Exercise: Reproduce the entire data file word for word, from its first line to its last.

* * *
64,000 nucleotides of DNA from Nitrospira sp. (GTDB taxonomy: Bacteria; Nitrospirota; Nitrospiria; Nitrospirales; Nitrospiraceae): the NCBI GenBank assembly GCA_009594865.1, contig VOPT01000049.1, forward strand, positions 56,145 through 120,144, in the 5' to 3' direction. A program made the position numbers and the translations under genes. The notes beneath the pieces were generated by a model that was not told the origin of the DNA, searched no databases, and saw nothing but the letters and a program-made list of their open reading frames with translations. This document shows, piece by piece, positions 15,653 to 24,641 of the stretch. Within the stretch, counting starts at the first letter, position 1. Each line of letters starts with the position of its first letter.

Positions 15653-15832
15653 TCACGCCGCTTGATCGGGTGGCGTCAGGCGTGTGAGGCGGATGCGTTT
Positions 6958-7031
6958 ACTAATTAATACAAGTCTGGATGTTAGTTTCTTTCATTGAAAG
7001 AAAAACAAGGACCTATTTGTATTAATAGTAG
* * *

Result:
64,000 nucleotides of DNA from Nitrospira sp. (GTDB taxonomy: Bacteria; Nitrospirota; Nitrospiria; Nitrospirales; Nitrospiraceae): the NCBI GenBank assembly GCA_009594865.1, contig VOPT01000049.1, forward strand, positions 56,145 through 120,144, in the 5' to 3' direction. A program made the position numbers and the translations under genes. The notes beneath the pieces were generated by a model that was not told the origin of the DNA, searched no databases, and saw nothing but the letters and a program-made list of their open reading frames with translations. This document shows, piece by piece, positions 15,653 to 24,641 of the stretch. Within the stretch, counting starts at the first letter, position 1. Each line of letters starts with the position of its first letter.

Positions 15653-15832
15653 TCACGCCGCTTGATCGGGTGGCGTCAGGCGTGTGAGGCGGATGCGTTT
Positions 6958-7031
6958 ACTAATTAATACAAGTCTGGATGTTAGTTTCTTTCATTGAAAG
7001 AAAAACAAGGACCTATTTGTATTAATAGTAG